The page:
How the Ducks Will Shut Down Rich Rod and the Wildcats in 2014
In 2013, the Arizona Wildcats and Head Coach Rich Rodriguez tore through the Ducks and the nearly non-existent Oregon defense that day raised a lot of questions among Ducks faithful. But I’m here to tell you, Duck fans, that the future is bright. The Oregon defense can shut this Arizona offense down in 2014, without any major changes.
And that’s good, because the retirement of former Defensive Coordinator Nick Aliotti does not mean change is coming. Promoted from within, new Defensive Coordinator Don Pellum is a long-time staple of the Oregon defensive staff, and he has indicated that the defense will remain largely unchanged for the 2014 season.
With no major scheme change, how will the Ducks manage to create a different result when the Wildcats come to Autzen Stadium in October? The easy answer is: Do what you do, but do it better this time.
The Oregon defense seemed to lack focus when they faced Arizona last year. Execution on the majority of the 87 offensive snaps the Wildcats took was undeniably poor. The result was a hard-to-swallow 42-16 defeat to an unranked opponent.
Now that the bad taste from that loss has returned to your tongue, let’s get to the bright spot. In 2014, the Ducks will not lack focus against this opponent. They have a defensive scheme that is great for shutting down Rich Rod’s Spread Offense rushing attack. And it all starts with how Oregon is going to take away the Zone Read Option.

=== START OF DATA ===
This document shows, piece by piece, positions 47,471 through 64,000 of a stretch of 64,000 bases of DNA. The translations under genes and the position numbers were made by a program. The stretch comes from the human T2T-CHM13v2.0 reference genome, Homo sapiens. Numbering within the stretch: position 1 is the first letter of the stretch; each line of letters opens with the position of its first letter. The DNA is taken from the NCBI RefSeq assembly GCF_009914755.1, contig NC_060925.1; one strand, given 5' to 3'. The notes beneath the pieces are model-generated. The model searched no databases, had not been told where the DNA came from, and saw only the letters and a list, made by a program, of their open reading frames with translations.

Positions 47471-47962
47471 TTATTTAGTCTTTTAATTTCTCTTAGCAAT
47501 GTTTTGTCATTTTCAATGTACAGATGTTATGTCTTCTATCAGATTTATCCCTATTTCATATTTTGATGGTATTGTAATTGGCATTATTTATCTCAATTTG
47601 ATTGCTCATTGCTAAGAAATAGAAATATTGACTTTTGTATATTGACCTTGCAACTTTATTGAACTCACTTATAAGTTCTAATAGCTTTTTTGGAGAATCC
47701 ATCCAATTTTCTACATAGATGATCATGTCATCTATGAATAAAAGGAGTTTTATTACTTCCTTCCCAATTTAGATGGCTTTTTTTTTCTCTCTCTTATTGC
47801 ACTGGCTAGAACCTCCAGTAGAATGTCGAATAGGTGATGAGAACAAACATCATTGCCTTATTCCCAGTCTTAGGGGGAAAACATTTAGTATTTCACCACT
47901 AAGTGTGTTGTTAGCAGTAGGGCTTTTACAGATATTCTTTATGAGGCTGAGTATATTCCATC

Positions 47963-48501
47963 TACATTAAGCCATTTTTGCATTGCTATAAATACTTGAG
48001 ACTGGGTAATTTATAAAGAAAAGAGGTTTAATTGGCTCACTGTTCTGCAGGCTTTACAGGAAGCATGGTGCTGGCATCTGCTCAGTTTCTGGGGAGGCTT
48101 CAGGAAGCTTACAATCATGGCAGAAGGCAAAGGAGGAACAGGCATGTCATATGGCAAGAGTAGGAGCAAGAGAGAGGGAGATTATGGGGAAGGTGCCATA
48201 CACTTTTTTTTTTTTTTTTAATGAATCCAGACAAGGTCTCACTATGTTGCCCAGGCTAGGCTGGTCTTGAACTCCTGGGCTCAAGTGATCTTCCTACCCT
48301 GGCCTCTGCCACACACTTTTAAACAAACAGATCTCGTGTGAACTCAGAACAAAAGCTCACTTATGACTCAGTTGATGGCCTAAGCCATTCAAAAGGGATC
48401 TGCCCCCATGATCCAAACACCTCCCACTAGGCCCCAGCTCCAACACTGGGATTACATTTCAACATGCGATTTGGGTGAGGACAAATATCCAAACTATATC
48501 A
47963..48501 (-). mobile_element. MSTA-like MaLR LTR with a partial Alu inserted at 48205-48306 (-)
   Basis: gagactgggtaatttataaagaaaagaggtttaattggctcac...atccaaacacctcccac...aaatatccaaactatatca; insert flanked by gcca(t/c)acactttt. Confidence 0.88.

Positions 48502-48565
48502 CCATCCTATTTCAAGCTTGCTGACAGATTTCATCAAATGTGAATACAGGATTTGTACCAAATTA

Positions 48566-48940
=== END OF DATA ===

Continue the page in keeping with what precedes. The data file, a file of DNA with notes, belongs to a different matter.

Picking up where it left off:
I mentioned that I was researching this article to my good friend Shane Sams, who created CoachXO.com and was a Graduate Assistant under Rich Rod at West Virginia. He told me the playbook essentially consists of 5 plays. The Zone Read play, and Play Action passes off the Zone Read, are at it’s heart. Take away the Zone Read, you take away the life-blood of the entire attack.
Despite the less-than-positive results from the 2013 game against Arizona, we do have some great examples of how the Oregon ‘hybrid’ 3-4 defense can, and should, shut down Rich Rod and the Zone Read, in 2014.
The Ducks defensive linemen play a 2-gap technique. That means they are figuring out where to go on the play based on the movement of the offensive linemen. It is a difficult technique to teach, but when executed well, it is a nightmare for zone blocking schemes.
On a 1st-and-10 play at the start of the 2nd quarter, the defensive line executed that technique to perfection. The results prove that. The Arizona QB, No. 7 B.J. Denker, takes the snap and reads outside linebacker No. 91 Tony Washington (above). Washington squats and holds his position to defend against the quarterback keep, so Denker gives to his running back, No. 25 Ka’Deem Carey (shown below).
The play is a Zone Read Right. The offensive linemen all step to block the zone to their immediate right. That tells the Ducks defensive linemen to attack and control those gaps. The 2-gap technique is to mirror the steps of those offensive linemen, then lock-out or post the left arm to take control of the blocker (below). Once he has control, the linemen rip with their right arm to get the blocker’s hands off of them. That allows the defensive linemen to get free and make the tackle.